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Life, Health, Safety (LHS) refers to all of the facility’s systems that preserve and protect the life, health, and safety of the occupants and facilities you manage. Your scope in LHS as a facility manager can vary greatly. If you have a safety department in your organization, your involvement might be limited to consultation on building systems. Other FMs will be directly responsible for all safety practices and serve on or lead their organization’s safety committee. Health care facility managers have their own certification through the National Fire Protection Association (NFPA) called the Certified Life Safety Specialist (CLSS-HC) for Health Care Facility Managers. This article is Part I in a three-part series of creating a safety program within facility management. So, let’s get started.
Building systems that have a major impact on LHS can include the following:
- Ingress/egress of the facility
- Emergency lighting
- Fire alarms
- Fire suppression
- Fire extinguishers
- Automated external defibrillator (AED) devices
- Exhaust fans
- Personal protective equipment (PPE)
- HAZMAT storage and disposal
- Compressed gas
- Fall protection
- Security systems (cameras, access control, etc.)
This list is not all-inclusive, but gives a good idea of what systems to consider when looking at LHS. Many safety systems fall underneath the umbrella of security.
Where to Begin?
A great place to start with LHS is the NFPA 101: Life Safety Code®. This is a standard that covers strategies to protect people based on building construction, protection, and occupancy features that minimize the effects of fire and related hazards. The NFPA 101 is also beneficial because it covers both new and existing structures. It addresses provisions for all types of occupancies, with requirements for egress, features of fire protection, sprinkler systems, alarms, emergency lighting, smoke barriers, and special hazard protection.
The next resource to look at with respect to LHS is OSHA. OSHA was created by the Occupational Safety and Health Act, signed by President Richard Nixon on December 29, 1970. The goal of the act is to ensure private and public employers provide their employees with a safe and healthful environment. OSHA has spelled out many specific safety requirements in a list of standards that you can find at https://www.osha.gov/law-regs.html. Examples of specific standards are head protection, foot protection, PPE, fall protection, etc. In addition to all of the OSHA standards, employers must comply with the General Duty Clause of the OSH Act, which requires employers to keep their workplace free of serious recognized hazards. The General Duty Clause is essentially a catch-all that is used in inspections where a hazard is present, but not specifically covered under other OSHA standards.
Any FMs would also benefit from attending an OSHA training course. These are offered as 10-hour and 30-hour courses in both construction and general industry. The 10-hour courses are designed for more of an entry-level employee with the 30-hour courses geared more toward supervisors with a role in safety. I have never done the 10-hour course, but the 30-hour course will cover in detail OSHA, their inspection process, regulations, citations and penalties, establishing a safety program, and specific topics in depth such as LOTO (lock-out, tag-out), fall protection, confined spaces, noise exposure, HAZMAT, bloodborne pathogens, etc.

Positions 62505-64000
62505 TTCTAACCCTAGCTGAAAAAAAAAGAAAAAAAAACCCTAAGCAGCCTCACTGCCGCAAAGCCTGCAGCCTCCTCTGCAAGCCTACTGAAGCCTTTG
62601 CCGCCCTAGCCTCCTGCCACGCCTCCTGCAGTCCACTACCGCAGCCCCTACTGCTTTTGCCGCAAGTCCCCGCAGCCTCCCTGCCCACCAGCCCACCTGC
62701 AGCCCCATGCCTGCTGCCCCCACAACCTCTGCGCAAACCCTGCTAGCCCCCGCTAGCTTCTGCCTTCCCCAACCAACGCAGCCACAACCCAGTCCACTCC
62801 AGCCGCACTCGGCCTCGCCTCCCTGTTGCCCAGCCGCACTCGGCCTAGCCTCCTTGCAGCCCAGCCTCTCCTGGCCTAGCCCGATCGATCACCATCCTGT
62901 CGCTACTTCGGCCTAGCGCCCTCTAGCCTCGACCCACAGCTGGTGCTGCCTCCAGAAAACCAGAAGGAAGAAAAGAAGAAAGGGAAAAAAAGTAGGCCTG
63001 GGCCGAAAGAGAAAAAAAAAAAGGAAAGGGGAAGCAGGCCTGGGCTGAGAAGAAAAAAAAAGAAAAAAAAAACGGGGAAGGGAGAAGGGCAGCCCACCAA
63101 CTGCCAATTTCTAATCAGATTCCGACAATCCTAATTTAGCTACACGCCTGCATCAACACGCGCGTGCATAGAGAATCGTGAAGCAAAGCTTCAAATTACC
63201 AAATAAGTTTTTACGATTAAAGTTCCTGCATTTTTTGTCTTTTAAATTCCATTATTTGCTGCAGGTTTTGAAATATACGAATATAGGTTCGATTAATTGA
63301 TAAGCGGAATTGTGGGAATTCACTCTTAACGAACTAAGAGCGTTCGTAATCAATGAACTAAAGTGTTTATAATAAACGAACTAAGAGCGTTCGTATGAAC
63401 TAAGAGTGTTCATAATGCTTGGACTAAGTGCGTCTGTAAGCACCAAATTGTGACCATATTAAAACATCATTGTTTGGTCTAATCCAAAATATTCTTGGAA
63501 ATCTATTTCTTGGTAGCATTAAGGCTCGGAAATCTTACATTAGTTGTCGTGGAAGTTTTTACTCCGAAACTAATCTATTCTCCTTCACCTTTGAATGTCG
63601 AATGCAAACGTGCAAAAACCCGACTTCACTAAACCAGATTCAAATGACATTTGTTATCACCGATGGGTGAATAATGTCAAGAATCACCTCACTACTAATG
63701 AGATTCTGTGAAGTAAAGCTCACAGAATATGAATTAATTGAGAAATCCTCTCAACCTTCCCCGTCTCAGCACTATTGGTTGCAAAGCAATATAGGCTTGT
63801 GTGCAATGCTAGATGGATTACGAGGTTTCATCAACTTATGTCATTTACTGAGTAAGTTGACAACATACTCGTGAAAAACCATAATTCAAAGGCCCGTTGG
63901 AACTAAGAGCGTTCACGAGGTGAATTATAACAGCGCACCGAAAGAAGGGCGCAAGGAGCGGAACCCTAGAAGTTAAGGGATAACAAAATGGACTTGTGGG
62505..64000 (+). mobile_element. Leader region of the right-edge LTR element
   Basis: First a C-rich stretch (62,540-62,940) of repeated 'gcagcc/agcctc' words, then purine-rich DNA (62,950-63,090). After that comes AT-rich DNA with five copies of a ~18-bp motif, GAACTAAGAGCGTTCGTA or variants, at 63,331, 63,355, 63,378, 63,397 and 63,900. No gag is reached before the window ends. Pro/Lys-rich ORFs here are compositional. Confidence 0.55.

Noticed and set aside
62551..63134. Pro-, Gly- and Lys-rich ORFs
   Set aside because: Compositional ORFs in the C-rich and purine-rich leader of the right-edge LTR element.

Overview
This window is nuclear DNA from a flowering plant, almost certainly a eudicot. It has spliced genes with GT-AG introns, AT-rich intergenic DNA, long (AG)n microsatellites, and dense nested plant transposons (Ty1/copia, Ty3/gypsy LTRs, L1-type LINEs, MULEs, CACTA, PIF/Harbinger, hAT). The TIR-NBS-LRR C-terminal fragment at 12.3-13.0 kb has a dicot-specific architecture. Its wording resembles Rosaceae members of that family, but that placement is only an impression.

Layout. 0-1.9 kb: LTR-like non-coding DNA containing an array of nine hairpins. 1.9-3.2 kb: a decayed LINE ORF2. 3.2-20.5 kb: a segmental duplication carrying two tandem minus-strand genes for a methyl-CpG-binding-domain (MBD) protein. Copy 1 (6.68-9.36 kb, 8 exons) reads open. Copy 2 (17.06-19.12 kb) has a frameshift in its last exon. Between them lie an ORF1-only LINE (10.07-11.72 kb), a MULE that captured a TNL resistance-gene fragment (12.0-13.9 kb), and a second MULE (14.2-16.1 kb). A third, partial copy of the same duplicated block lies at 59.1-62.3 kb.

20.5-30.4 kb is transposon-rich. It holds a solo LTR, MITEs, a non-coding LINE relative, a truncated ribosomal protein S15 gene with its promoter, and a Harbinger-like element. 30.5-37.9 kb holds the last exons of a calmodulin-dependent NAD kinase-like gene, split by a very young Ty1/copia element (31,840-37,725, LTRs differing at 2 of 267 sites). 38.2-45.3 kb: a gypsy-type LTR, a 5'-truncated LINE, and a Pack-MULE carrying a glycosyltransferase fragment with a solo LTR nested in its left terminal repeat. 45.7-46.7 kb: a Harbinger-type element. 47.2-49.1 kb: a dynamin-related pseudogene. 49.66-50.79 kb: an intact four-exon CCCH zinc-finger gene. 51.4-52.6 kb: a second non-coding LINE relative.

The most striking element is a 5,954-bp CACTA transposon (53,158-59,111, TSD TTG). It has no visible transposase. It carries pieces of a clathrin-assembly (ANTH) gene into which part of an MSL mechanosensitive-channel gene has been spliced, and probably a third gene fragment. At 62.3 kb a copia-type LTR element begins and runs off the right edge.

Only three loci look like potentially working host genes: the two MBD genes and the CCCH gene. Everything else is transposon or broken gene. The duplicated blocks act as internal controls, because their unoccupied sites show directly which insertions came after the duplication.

For hard services maintenance on LHS systems, code will dictate a lot of what we do as FMs. Fire systems must be inspected and tagged on a routine basis. AEDs have manufacturer specific expiration dates for pads and batteries must be checked routinely. Ingress/egress requirements are dictated by code. The list goes on and on. The two resources above will point you in the right direction with respect to LHS and your systems. From there, identify what you have and how they will be maintained as part of your overall FM strategy.
Additionally, organizations must have written plans specific to their facilities. Think of these as general administrative controls covering the entire organization. These plans include an emergency action plan, hazard communication, LOTO, PPE, bloodborne pathogens, use of respirators, confined space entry, etc. If you don’t already have a Safety Manual created in your organization and don’t know where to start, I encourage you to download My Free Safety Manual. It took me quite a bit of time to create and can be customized to your facilities fairly simply.
This article has been the first of a three-part series on safety within facilities management and will get you pointed in the right direction. Maintaining and executing a safety program is essential in facilities, whether that falls to the responsibility of the FM or not. In the next article, we will explore what a Job Hazard Assessment (JHA) is, what it looks like, and how to mitigate hazards within your safety program. Learning how to set up a program from scratch can be confusing, but the JHA is a great place to start by identifying all of the hazards that are present and then figuring ways to mitigate them.
Thanks so much for reading! As always, please feel free to leave any comments. If you have a question, I’d be happy to answer it. Just shoot me an email at email@example.com.
 “NFPA 101: Life Safety Code®” NFPA. 2015. Accessed March 2, 2017. http://www.nfpa.org/codes-and-standards/all-codes-and-standards/list-of-codes-and-standards?mode=code&code=101.
 “OSHA Law & Regulations.” United States Department of Labor. Accessed March 2, 2017. https://www.osha.gov/law-regs.html.